British Sea Power won a cult following with their epic ‘history rock’ in 2003 debut The Decline of British Sea Power and single “Remember Me”, but after that they were often accused of lacking evolution with records like 2008’s Do You Like Rock Music? (QRO review). Yet recent years have seen the band distinctly stretch, from the garage-inflected Zeus EP (QRO review) to their instrumental soundtrack to Man of Aran. It came together with the indie-orchestral influenced Valhalla Dancehall (QRO review), and now BSP utilize some of their airier, more nature-inspired side on Machineries of Joy.
For a band that performs with a stage draped in greenery and even a bear (or two – QRO photos), British Sea Power’s music has not veered into the natural sounds seen in so many airy acts. That did, however, come to the fore on the soundtracks of Man of Aran and more recently From the Sea to the Land Beyond, a film of archival footage of the British coast, and the band has incorporated it into most of Machineries. The title track & starter opens up onto the British countryside, and closer “When a Warm Wind Blows Through the Grass” brings an ominous seaside wash. In between, there are some better & worse usages of nature – early songs “Hail Holy Queen” and “What You Need the Most” go too far in the airy direction and away from what BSP do best, but back-to-back later tracks “Spring Has Sprung” and “Radio Goddard” are more effective, with a carry and even a charm.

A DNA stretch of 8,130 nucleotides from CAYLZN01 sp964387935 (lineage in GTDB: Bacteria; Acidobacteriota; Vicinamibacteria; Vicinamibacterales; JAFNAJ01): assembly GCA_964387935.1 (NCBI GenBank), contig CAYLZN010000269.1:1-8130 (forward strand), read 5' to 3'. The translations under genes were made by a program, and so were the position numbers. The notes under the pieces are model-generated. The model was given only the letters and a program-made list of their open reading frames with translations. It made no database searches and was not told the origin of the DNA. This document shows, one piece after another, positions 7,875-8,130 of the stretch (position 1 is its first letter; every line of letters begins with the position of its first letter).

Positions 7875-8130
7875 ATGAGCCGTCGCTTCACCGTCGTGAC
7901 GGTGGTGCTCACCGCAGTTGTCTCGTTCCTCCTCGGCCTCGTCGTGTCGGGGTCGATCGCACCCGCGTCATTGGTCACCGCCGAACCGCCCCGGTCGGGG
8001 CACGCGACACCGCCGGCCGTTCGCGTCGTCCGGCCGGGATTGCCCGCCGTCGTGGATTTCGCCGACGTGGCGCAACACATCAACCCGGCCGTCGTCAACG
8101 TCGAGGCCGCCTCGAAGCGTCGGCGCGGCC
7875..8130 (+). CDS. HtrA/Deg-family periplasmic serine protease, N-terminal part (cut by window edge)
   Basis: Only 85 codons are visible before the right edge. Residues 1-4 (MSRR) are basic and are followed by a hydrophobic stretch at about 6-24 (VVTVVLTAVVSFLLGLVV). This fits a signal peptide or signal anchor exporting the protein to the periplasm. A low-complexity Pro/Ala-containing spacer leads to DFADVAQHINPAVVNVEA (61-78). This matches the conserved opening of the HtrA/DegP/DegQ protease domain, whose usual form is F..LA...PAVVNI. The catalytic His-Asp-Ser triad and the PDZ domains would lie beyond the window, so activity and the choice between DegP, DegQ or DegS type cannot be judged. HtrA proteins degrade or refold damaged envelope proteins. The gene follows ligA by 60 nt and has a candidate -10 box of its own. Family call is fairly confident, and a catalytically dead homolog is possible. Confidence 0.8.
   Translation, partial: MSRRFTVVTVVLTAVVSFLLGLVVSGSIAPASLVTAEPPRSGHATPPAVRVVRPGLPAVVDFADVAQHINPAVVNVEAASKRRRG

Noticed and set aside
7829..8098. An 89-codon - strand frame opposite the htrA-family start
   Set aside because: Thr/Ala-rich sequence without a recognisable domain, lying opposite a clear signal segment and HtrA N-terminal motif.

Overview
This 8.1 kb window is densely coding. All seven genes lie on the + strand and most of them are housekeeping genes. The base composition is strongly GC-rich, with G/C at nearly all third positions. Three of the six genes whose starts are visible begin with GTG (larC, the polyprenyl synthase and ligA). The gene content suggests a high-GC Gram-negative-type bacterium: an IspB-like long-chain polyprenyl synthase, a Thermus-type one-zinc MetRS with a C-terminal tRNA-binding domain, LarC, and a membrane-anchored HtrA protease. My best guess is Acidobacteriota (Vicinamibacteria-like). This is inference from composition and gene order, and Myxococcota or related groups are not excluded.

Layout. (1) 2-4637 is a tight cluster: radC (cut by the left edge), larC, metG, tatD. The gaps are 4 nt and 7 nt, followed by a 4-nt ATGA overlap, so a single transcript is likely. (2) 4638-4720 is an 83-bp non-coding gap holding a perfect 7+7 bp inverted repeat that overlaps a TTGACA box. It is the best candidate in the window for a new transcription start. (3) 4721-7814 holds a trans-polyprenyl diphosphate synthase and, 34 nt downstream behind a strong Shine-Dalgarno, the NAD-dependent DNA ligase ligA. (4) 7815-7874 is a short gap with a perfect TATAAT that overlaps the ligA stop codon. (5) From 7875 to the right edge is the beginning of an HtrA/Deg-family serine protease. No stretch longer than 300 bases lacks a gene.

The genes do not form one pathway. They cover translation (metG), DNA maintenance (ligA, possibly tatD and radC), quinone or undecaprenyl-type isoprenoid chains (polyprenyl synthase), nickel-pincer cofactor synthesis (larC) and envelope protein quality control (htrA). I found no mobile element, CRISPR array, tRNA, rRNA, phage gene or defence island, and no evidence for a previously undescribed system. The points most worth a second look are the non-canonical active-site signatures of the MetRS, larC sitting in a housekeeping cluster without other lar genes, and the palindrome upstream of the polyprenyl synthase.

This is still British Sea Power, and they don’t forget about the rock on Machineries. The energetic “K Hole” stares down said hole with a grin, while “Monsters of Sunderland” presses forward like only BSP does.
British Sea Power may never get away from whatever labels were put on them early in their career (a common fate for many acts). But they are growing, upward and outward – and naturally.